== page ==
CAIRO – 22 July 2020: Google launched the latest online tool that uses artificial intelligence to decipher ancient Egyptian hieroglyphs last week.
The multinational technology company has announced the birth of their machine learning tool which will pave the way for experts to decrypt their studies faster with one click of the download button.
The new translator, officially called "Fabricius", is also available for anyone interested in learning more about Egyptian hieroglyphs in a fun and interactive way.
One can write messages and get instant hieroglyphs that can be shared on social media platforms. Users can also draw their own hieroglyphs and see if Google's machine learning technology can identify them for the closest hieroglyphs from their more than the 800-image database.
Director of the Google Arts and Culture Program Chance Coughenour proudly revealed that the launch of Fabricius was determined on the day the Rosetta Stone was discovered 4,000 years ago. The Rosetta Stone is the key that opened the mysterious writing system that Egyptians first used.
She explained that Fabricius can be accessed and enjoyed through three portals that allow users to discover hieroglyphic secrets through three options, learn, play and work, as it does not only present translation features, it also provides the user with opportunities for academic research.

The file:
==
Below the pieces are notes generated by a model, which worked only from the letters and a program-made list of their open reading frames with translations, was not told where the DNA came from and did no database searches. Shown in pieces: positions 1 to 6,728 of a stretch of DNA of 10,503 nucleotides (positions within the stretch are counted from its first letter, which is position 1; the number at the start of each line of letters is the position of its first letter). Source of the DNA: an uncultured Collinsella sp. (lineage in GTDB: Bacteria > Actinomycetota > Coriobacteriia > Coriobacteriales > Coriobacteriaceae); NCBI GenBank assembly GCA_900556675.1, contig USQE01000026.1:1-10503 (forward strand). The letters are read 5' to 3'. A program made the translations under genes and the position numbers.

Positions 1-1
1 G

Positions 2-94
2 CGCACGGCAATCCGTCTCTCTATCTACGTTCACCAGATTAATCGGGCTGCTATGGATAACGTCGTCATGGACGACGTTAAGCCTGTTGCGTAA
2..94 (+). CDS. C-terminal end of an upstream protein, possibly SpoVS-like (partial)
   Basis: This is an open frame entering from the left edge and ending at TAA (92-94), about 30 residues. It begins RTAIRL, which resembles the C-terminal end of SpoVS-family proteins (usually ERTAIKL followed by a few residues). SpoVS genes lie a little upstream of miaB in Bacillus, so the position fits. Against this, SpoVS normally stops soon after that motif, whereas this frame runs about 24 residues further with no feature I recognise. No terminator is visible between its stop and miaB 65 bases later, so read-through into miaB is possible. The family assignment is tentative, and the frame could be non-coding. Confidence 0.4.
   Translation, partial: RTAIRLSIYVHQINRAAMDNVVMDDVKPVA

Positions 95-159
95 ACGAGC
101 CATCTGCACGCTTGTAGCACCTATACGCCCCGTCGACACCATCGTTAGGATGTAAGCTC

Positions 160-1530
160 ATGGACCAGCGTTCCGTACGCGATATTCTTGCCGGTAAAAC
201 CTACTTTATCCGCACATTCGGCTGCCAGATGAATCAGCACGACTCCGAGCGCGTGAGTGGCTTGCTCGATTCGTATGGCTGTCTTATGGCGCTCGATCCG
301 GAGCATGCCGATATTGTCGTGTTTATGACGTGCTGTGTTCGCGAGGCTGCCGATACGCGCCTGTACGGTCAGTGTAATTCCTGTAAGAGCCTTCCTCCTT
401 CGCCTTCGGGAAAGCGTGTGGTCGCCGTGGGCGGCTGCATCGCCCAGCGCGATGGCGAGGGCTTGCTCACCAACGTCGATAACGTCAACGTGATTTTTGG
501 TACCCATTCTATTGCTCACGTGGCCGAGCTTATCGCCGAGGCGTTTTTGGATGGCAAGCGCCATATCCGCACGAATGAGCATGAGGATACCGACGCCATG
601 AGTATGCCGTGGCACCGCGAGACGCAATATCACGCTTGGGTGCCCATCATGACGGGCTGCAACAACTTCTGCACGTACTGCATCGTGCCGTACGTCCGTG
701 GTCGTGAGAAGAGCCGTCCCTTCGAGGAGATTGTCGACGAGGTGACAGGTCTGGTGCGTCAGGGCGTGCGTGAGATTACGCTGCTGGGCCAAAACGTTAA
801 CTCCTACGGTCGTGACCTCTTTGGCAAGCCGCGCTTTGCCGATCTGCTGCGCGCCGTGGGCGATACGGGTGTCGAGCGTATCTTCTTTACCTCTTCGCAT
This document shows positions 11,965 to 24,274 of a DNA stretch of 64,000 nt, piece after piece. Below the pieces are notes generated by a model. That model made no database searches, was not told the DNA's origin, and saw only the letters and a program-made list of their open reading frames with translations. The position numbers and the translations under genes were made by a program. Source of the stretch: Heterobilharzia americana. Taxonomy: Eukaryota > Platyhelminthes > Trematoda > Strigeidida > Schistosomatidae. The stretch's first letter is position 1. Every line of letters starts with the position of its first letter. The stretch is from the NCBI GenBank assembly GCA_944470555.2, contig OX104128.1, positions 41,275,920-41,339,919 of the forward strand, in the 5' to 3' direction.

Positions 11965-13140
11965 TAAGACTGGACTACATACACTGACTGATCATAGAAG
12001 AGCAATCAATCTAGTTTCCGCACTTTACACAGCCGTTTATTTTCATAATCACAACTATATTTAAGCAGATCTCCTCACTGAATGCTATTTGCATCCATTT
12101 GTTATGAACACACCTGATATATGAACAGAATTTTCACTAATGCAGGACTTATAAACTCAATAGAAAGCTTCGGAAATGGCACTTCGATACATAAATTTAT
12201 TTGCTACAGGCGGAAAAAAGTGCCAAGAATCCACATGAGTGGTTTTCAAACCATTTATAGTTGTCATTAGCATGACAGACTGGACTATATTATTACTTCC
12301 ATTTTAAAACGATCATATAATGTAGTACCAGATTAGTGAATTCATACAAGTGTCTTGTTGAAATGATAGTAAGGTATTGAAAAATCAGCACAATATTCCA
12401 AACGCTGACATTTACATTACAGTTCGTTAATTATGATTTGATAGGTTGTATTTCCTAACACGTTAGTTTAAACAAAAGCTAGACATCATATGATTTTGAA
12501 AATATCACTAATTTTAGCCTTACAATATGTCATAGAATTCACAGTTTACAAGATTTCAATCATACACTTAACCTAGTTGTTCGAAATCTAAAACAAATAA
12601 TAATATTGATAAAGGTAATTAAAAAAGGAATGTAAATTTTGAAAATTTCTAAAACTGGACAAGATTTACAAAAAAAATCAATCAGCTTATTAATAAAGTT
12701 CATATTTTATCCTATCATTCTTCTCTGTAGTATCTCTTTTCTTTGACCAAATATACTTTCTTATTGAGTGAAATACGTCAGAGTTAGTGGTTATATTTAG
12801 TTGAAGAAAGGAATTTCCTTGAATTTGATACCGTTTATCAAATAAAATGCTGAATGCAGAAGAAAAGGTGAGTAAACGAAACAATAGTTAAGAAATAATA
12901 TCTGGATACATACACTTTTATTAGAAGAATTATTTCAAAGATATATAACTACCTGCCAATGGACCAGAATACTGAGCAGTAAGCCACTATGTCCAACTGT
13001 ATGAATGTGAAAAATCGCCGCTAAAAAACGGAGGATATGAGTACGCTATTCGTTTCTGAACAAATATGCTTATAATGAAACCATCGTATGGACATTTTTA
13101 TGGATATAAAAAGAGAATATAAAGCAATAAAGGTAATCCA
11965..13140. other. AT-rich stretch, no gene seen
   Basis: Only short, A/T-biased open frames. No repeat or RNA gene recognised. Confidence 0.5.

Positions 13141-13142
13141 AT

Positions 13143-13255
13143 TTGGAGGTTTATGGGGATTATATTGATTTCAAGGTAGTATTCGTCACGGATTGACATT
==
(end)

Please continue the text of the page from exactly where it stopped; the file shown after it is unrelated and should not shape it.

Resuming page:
Google says the new learning tool aims to shed more light on Egyptian heritage and emphasize the importance of preserving the ancient language. They stressed that to understand hieroglyphs, one has to apply the same logic they use to understand emojis.
Experts who brought this digital instrument to life had to dig through mountains of books to decipher the language the same way it was deciphered more than a century ago. A team of data researchers and scientists could successfully process and record all this information.
Thanks to AutoML technology from Google Cloud and AutoML Vision, developers were given the technical edge that sets up a machine to recognize such large set of images.
Although the translation option, Play, is not academically accurate, it provides an approximate translation of messages that can be used for fun and allows the sharing on mobile applications and social media.
The Work feature is designed for academics and researchers to help them translate. It runs on the desktop only and requires a deeper knowledge and understanding of the proper hieroglyphic translation.